What protects Europe’s bats

In contrast to its American cousins, the great mouse-eared mouse is not disturbed by the fungus during energy-saving hibernation. (Image: Ciungara / iStock)

Sleep despite fungal attack: Researchers have uncovered why European bats survive white-nosed disease while millions of their North American cousins ​​perish from it. According to this, the immune defense of Europeans can keep the pathogen in check even during hibernation. The American bats, on the other hand, are roused from their sleep by the infestation, whereby they use up their winter energy reserves and die. Since the fungal pathogen originates from Europe, the bat species there were apparently able to develop a tolerance, the researchers explain.

During hibernation, infected bats get a “moldy nose” – this symptom has given the fungal infection the name white nose syndrome. The pathogen Pseudogymnoascus destructans can develop particularly well when the bats of the north are slumbering cool and motionless in their winter quarters. The infestation in North America has become particularly bad in the last 20 years: The white-nose disease has killed millions of bats and brought some species to the brink of extinction. Apparently it is an introduced pathogen: As an earlier study has shown, P. destructans originally comes from Europe. This could explain the greater resistance of European bat species to this disease: they mostly survive an infection with fungus. The mechanisms on which this lower susceptibility is based, however, has so far been unclear.

How do European bats survive?

The researchers around Marcus Fritze from the Leibniz Institute for Zoo and Wildlife Research (IZW) in Berlin have now investigated this question. To this end, they examined 61 great mouse ears (Myotis myotis) infected with the fungus in winter roosts in Germany. The animals were divided into three groups according to the severity of the infestation: asymptomatic, mild, or severe symptoms. The scientists recorded the body characteristics of the test animals, carried out blood tests and, above all, analyzed behavior during hibernation. Because it is already known from the American species that the fungal infection leads to more frequent awakening from the twilight state.

“We were now able to show that there is no demonstrable connection between the degree of infection and the frequency of waking up in the mouse-eared bats,” says Fritze. “This fits in with the idea that the fungus does not trigger an acute immune reaction in European hibernating bats, but is kept under control by the basic immunity of the bats,” says the scientist. In contrast, North American bats such as Myotis lucifugus often wake up when infected with the fungus so that the immune system can get going. However, this waking up and the immune reaction require a lot of energy and force the premature breakdown of fat stores, the researchers explain.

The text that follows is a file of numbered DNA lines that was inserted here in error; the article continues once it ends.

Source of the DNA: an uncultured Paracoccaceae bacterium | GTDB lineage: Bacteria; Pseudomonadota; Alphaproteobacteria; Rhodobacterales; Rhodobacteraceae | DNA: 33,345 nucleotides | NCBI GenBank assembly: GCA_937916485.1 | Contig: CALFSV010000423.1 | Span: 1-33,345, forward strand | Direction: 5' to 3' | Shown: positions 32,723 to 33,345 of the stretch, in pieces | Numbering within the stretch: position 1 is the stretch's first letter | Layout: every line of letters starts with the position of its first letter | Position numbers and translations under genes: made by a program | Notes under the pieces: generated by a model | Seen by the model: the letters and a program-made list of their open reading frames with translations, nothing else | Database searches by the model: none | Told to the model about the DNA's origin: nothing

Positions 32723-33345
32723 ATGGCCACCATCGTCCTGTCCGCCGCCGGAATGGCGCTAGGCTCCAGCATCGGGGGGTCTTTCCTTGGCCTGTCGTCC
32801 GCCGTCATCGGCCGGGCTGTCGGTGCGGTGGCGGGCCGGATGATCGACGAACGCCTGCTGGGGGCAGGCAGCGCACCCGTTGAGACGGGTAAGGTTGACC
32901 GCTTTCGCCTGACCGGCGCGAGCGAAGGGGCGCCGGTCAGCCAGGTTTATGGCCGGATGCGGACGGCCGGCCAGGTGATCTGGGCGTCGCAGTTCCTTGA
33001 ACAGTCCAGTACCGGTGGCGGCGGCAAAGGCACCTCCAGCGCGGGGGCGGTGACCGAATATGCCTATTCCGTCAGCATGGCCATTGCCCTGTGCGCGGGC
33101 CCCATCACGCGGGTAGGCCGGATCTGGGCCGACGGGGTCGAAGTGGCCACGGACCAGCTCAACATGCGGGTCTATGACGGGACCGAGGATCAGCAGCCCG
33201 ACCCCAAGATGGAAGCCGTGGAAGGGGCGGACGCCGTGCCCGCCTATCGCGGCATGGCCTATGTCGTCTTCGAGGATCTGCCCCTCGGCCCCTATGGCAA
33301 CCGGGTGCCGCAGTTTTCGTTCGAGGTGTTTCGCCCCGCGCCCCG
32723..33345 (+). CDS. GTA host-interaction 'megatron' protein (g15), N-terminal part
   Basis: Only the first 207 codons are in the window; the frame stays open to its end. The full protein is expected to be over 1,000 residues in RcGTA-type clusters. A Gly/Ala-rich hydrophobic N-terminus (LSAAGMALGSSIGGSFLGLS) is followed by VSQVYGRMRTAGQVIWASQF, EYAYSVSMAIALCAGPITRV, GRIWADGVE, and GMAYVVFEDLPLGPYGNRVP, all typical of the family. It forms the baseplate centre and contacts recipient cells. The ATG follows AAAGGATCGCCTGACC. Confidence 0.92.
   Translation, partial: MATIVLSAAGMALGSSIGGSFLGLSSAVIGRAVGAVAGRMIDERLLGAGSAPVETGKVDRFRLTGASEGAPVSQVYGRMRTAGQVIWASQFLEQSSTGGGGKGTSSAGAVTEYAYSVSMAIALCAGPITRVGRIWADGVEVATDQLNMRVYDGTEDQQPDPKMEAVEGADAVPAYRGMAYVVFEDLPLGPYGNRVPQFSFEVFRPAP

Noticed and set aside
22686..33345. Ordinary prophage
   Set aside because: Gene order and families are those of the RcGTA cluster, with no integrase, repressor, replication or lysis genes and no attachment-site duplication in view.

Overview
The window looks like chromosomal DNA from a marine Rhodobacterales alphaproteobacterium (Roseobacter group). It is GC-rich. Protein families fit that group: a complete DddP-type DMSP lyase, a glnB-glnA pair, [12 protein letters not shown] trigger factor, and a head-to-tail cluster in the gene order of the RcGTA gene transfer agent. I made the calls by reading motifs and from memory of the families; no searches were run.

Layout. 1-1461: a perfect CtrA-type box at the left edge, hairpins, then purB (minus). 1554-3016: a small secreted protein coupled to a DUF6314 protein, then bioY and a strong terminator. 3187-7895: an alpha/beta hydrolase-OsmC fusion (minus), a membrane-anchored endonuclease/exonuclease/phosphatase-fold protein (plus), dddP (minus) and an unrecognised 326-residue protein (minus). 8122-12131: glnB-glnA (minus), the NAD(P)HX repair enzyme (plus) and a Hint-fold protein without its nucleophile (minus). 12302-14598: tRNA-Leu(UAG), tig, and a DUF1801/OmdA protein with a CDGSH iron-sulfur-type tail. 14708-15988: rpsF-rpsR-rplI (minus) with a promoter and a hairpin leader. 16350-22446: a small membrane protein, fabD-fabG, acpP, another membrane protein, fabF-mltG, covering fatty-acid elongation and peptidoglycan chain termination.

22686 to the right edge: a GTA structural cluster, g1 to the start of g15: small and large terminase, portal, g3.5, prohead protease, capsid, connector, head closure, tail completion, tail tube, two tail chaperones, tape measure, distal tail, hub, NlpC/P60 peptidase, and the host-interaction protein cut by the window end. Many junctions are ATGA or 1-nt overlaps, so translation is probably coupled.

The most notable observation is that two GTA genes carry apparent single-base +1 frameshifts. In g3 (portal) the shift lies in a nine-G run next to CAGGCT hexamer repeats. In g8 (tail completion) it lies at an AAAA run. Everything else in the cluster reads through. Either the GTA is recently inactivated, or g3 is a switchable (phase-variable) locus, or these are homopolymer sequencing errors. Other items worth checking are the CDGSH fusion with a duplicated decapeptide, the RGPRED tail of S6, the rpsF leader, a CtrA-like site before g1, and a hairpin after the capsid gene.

No need to wake up

Their investigations also uncovered details of the resilience of European bats: the protein haptoglobin plays a central role in the immune reaction of the eared mouse bats during hibernation. This is a defense substance that can also be formed during hibernation without a lot of energy. “Our results confirm the central role of haptoglobin in the immune defense against the fungus. Interestingly, the basic concentration of this protein is enough to protect European bats from the fungus. Accordingly, there is no need for the bats to actively synthesize the protein during hibernation, ”explains co-author Gábor Á. Czirják from the IZW. In contrast, when fighting the pathogen, the American species are evidently forced to ramp up their metabolism – which they apparently cannot afford for the most part.

The results of the study thus clarify the differences in the defense reactions to the pathogen causing the white nose syndrome in European and North American bat species, the scientists sum up. “Tolerance strategies can represent an efficient defense against fungal diseases, as our results with the mouse-eared bat show,” says Voigt. “In North American bats, however, this ability is not sufficiently available, possibly because the pathogen originally comes from Europe and the European species have a head start in developing efficient defense mechanisms,” says the researcher.

So it remains to be hoped that in America too, natural adaptation mechanisms will one day lead to the bats there no longer being roused from their sleep by the fungus.

Source: Leibniz Institute for Zoo and Wildlife Research

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